A survey of around 100 specialist physicians gives some insight into their perceptions of the current and future structure of their business. (ProCare Survey) We continue to report on these surveys of doctors because they are the critical component of the delivery system, controlling most treatment decisions, and their perceptions of the health system and their role in it are important factors in the individual care received by patients and the effectiveness of various efforts to “reform” the health system. Specialists tend to earn more than primary care doctors and are responsible for more total health spending. In the past, specialists largely functioned as individual or small practices, or in large multi-specialty groups, but as with primary care, many have been acquired and are employed by larger health systems. The survey reveals that while 73% of respondents want to remain independent, 44% say they are likely to sell their practice in the future. The reasons are pretty understandable. These specialists feel intense reimbursement pressure at the same time that costs are going up, largely due to regulatory requirements. They understand that “value-based” reimbursement is likely to continue to spread and they are not resistant to the concept, but do see it as adding more complexity to their businesses.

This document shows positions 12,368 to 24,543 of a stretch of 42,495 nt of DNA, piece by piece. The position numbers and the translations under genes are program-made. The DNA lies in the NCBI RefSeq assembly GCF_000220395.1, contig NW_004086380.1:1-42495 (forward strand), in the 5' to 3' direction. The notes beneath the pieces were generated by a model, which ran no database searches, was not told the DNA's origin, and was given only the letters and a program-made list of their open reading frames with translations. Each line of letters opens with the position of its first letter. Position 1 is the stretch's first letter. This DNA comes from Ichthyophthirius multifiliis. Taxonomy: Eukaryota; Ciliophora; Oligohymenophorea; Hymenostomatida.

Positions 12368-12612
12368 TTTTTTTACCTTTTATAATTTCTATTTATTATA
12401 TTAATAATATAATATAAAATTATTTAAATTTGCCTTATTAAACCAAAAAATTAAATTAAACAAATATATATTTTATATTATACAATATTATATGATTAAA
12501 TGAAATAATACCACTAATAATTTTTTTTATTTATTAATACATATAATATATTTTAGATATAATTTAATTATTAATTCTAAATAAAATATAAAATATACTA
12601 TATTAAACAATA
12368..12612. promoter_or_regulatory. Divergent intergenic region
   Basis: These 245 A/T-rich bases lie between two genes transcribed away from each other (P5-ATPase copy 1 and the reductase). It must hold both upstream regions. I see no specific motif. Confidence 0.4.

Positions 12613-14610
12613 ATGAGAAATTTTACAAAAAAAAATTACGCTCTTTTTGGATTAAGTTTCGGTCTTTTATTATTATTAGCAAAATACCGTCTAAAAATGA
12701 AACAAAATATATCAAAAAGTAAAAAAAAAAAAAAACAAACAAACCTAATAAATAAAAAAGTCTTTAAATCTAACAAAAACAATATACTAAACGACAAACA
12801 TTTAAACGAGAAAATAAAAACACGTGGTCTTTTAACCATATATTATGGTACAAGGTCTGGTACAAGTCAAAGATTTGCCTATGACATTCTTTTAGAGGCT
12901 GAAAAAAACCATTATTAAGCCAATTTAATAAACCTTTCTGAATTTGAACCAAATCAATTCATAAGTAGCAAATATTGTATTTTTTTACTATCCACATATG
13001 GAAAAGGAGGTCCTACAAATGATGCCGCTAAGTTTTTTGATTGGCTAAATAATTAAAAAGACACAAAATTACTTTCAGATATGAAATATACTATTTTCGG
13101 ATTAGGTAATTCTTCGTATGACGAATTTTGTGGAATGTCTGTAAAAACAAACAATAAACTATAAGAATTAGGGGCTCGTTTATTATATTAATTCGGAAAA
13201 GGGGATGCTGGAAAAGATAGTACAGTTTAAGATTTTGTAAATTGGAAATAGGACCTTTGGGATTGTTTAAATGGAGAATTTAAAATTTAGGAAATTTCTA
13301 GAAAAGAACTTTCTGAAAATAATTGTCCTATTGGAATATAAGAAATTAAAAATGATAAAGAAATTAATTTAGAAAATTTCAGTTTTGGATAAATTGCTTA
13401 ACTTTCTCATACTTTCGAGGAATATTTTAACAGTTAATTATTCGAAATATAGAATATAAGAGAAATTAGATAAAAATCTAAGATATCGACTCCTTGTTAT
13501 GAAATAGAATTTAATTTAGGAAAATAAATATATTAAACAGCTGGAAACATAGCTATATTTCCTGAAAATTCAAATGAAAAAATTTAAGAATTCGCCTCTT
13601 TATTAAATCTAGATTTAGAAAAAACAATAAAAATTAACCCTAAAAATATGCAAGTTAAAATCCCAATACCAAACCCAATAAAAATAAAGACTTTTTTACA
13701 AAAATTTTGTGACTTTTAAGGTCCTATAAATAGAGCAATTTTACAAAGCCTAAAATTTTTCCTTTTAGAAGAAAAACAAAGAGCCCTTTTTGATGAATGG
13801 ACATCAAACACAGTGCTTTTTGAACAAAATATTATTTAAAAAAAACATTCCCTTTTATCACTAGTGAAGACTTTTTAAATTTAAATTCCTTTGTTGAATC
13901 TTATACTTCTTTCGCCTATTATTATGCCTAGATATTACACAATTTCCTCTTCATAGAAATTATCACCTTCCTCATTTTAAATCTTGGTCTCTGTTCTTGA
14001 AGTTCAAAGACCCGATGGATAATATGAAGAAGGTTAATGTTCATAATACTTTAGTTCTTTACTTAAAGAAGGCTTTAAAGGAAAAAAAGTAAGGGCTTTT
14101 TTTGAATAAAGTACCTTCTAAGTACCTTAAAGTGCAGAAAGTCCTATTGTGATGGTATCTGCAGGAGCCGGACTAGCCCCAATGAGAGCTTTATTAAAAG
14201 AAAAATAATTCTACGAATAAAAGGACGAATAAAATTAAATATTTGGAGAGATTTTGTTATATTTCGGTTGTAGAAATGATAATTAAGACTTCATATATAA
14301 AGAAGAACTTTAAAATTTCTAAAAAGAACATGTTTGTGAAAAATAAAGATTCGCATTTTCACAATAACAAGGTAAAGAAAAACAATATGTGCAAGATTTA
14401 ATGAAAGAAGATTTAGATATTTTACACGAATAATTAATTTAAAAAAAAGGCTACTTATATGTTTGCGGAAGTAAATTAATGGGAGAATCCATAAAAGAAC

In fact, 47% identified the combination of revenue declines and cost increases as the most significant challenge for an independent practice, while 19% said it was maintaining referral streams in light of changes in the structure of the provider market. 70% say that these challenges have been exacerbated by the federal reform law. If they are to remain independent, 70% of these doctors said it was the specialized nature of their practice within their local health care market that would allow them to do so. Since most want to remain independent, 94% say the market should find new practice models that allow them to do so. 49% expressed an interest in the independent practice association model, while 28% said that a practice management/shared equity model was attractive. And 23% would consider mergers or acquisitions to build scale that might allow independence. Interestingly, the respondents believe that over the next few years there actually will be a migration of physicians who are employed by large health systems back to independent practice. This admittedly small survey does seem to accurately reflect a conundrum facing many physicians–how to balance a desire to remain independent and to control their practices with the increased complexity and cost of practicing medicine in today’s regulatory and reimbursement environment.